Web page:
- SPF, which stands for Sun Protection Factor, indicates how well you’ll be protected from sunburn-causing ultraviolet B (UVB) rays. Your best bet is to go with a sunscreen that has at least an SPF of 30 to 50. Just so you know, SPF 15 blocks 93% of UVB rays; SPF 30 blocks 97%; and SPF 50 blocks 98%.
- Plus, a product with an SPF of 15 or lower must now carry a warning that it only protects against sunburn, not skin aging or cancer.
- In addition, there’s now no longer any such thing as “waterproof” or “sweat proof” on sunscreen labels because all of them either wash off or wear off. Now you’ll only see “water resistant” and how frequently the product must be reapplied when swimming or after sweating.
Know, too, that to protect against both UVA and UVB rays, look for the term “broad spectrum” on the label. That’s because those UVA rays age skin, penetrating deep into its surface and damaging the underlying cells—even on cloudy days. Plus, every time you tan, you’re doing irreversible damage that you’ll truly regret as you age with sun spots, lots of wrinkles, and sometimes leathery skin, too.
As for those burning UVB rays, while more prevalent in the summer months, they’re always around and reflect off not just water but snow, too. They also cause most skin cancers, with UVA rays a lesser cause. Bottom line: use sunscreen every day regardless of the season or weather following these guidelines:
- Since it’s said that SPF 30 is the new 15, aim for a higher number, especially when the sun is at its most intense, which is between 10 a.m. and 4 p.m.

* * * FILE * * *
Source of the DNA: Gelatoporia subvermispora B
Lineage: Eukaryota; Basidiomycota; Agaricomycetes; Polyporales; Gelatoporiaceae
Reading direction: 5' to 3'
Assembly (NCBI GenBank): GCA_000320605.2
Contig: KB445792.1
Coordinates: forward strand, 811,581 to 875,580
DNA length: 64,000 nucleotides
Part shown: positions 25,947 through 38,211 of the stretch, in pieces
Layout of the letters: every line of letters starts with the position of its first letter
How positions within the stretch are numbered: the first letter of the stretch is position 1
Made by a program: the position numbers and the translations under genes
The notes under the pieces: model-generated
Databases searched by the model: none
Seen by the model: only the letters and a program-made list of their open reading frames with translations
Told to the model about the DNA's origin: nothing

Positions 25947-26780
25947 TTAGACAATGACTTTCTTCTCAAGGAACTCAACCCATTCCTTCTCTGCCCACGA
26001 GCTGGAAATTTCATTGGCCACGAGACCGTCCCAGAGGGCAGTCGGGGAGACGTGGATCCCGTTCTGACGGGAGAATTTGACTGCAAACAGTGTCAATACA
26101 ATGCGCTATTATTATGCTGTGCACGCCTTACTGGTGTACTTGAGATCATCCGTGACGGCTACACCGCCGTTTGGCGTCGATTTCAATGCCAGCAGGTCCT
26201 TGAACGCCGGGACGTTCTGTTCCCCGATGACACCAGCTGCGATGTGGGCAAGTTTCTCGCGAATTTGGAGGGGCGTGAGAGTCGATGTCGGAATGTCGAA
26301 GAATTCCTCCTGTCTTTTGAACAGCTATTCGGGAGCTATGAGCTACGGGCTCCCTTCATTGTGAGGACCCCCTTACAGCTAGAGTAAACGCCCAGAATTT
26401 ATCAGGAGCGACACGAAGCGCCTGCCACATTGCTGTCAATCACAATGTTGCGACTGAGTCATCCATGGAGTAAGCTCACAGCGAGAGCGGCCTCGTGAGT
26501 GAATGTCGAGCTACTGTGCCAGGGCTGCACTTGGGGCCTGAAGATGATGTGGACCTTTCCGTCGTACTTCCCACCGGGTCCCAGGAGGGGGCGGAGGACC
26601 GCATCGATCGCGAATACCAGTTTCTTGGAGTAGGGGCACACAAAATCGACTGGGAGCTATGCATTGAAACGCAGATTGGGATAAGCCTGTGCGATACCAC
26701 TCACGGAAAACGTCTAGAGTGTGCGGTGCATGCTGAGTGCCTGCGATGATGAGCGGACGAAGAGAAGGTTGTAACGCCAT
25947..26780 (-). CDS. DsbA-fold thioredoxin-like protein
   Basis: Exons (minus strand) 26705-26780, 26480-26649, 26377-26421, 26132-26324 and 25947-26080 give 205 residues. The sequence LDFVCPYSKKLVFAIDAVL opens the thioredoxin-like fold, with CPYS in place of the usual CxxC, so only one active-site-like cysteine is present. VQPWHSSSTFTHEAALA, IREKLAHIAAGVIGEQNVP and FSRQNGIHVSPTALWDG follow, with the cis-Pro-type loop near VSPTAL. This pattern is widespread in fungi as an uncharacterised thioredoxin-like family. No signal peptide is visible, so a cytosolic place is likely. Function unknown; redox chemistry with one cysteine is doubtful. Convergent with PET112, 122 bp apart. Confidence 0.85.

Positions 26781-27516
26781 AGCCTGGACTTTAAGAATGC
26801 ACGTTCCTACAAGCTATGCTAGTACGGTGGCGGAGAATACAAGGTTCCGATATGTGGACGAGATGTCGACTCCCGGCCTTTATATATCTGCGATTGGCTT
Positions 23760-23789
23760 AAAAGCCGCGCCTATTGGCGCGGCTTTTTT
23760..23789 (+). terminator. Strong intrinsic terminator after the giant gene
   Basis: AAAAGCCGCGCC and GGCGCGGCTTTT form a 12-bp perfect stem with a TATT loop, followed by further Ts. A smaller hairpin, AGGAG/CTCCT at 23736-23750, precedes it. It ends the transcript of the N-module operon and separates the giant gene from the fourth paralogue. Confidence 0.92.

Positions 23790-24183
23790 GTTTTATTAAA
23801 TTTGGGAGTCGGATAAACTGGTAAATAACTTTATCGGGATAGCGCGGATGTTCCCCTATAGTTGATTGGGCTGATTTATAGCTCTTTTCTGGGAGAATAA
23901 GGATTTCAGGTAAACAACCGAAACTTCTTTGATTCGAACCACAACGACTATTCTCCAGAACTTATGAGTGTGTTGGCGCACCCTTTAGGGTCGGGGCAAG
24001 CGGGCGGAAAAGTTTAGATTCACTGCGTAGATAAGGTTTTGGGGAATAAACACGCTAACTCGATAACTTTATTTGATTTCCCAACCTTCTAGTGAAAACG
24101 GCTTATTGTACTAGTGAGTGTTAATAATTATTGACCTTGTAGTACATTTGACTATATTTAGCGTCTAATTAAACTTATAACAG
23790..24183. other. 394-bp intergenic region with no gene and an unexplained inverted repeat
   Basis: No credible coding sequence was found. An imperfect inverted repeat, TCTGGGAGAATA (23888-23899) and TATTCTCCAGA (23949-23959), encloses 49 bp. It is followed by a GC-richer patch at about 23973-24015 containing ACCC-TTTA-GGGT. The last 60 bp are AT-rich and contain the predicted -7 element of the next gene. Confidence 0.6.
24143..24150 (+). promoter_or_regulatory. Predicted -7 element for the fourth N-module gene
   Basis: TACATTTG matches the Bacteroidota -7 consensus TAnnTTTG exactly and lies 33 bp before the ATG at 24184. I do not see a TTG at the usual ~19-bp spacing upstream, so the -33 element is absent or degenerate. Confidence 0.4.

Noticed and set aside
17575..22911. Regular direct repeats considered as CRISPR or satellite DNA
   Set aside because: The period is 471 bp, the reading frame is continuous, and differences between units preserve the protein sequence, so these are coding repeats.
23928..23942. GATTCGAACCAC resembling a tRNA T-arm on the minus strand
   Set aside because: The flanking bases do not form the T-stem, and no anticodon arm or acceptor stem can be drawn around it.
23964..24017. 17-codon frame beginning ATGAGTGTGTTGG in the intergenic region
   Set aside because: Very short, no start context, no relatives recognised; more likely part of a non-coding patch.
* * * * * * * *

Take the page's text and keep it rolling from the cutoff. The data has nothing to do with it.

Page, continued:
- Make sure the label says “broad spectrum,” thus protecting against both UVA and UVB rays. If not, look for either zinc or avobenzone on the ingredient list.
- Apply generously on all exposed skin—including your hands, ears, and nose, too, which happens to be the #1 sunburn, skin cancer spot!
- Reapply every couple of hours, plus after a swim or you’ve been perspiring.
And then there’s one other skin cancer culprit to note: sun tanning beds. Their UVA rays were actually once thought to be safe, but no longer. In fact, they’re on the International Agency for Research on Cancer’s Group 1 list, right there along with other such cancer-causing agents as cigarettes, radon, and plutonium. Really—and here’s why:
- Frequent users may be exposing themselves to as much as 12 times the amount of UVA rays they’d get from the sun in a year.
- One session alone ups a user’s chances of developing melanoma by 20%.
- Going 4 times a year increases the risk of basal cell and squamous cell carcinomas by 15%
- First use a tanning bed before 35 and up the melanoma risk by 75%.
- Some 30 million Americans tan indoors every year—2 to 3 million of them teens.
- On any given day, some one million of us are tanning in a salon.
But in all of this, there’s actually a bit of good news, too: “Pale” is now in among Hollywood elites, triggered apparently by “the popularity of the polished far-from-the-beach looks of the women of Mad Men and Downton Abbey and the related rise of the rich, red lip, which pops best against a milky mug.”
So there you go–safe, not sorry, and attractive, too.